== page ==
“The Biden administration’s flat refusal to use funds that have already been set aside by Congress to build the border wall is not only illegal and unconstitutional. It’s also wrong,” Paxton said in October when he filed the lawsuit in federal court.
Citing a September letter from former Border Patrol Chief Rodney Scott to Congress regarding Biden immigration policies, the lawsuit says the Biden administration has been slow-rolling the spending of border wall money.
Scott’s letter says the Biden administration discussed “options to do the least action possible to avoid [breaking the law] without doing any construction” on the wall.
In court documents, Biden administration lawyers say Congress gave the Department of Homeland Security up to five years to spend border wall funds, and the agency can spend it to pay for wall contract cancellation fees, cleaning up abandoned construction sites and conducting environmental impact studies.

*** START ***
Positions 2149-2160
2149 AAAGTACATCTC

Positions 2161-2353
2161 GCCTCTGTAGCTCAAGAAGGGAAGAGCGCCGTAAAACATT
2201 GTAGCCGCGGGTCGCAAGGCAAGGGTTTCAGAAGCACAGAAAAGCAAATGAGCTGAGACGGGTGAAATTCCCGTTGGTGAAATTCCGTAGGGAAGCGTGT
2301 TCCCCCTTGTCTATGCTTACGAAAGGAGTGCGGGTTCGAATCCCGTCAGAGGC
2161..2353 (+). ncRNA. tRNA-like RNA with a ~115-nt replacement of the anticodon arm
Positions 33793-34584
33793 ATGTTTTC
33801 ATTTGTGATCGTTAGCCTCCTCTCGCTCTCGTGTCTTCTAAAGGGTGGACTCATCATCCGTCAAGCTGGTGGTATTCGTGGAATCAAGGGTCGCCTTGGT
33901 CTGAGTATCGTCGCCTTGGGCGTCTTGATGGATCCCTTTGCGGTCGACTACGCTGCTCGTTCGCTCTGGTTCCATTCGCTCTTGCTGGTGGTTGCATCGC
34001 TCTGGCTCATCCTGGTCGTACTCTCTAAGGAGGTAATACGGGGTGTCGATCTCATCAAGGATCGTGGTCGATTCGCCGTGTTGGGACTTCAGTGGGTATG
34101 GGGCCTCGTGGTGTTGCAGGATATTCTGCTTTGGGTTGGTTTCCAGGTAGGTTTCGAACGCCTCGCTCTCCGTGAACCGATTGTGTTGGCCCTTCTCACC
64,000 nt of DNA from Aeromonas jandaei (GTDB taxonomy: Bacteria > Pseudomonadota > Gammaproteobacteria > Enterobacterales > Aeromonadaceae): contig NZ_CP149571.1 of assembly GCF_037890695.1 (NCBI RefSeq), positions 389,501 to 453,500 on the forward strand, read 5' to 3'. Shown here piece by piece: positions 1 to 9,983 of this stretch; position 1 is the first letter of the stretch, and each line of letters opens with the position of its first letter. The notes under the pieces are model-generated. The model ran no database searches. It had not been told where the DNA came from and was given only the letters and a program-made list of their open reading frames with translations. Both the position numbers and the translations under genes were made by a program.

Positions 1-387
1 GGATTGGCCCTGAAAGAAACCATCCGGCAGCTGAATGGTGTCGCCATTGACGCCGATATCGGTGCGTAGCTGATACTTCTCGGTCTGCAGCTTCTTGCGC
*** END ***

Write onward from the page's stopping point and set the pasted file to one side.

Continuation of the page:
The U.S. Government Accountability Office, an investigative branch of Congress, concluded in a report published last June that the Biden administration isn’t permanently withholding funds for border wall construction but instead is delaying spending the money.
The Department of Homeland Security “asserts that it is not impounding funds because it is not withholding funds from obligation or expenditure, and we agree,” the report says.
Ricky Garza, a staff attorney for the Texas Civil Rights Project, which represented families fighting the federal government’s efforts to seize private land in the Rio Grande Valley for federal wall construction, said the Biden administration is sending contradictory messages on immigration and border issues.
“What we’ve seen is this double-speak message, that these are not the Trump years, but when the rubber meets the road they defend Title 42, and now we’re seeing this quiet expansion of physical border wall,” Garza said.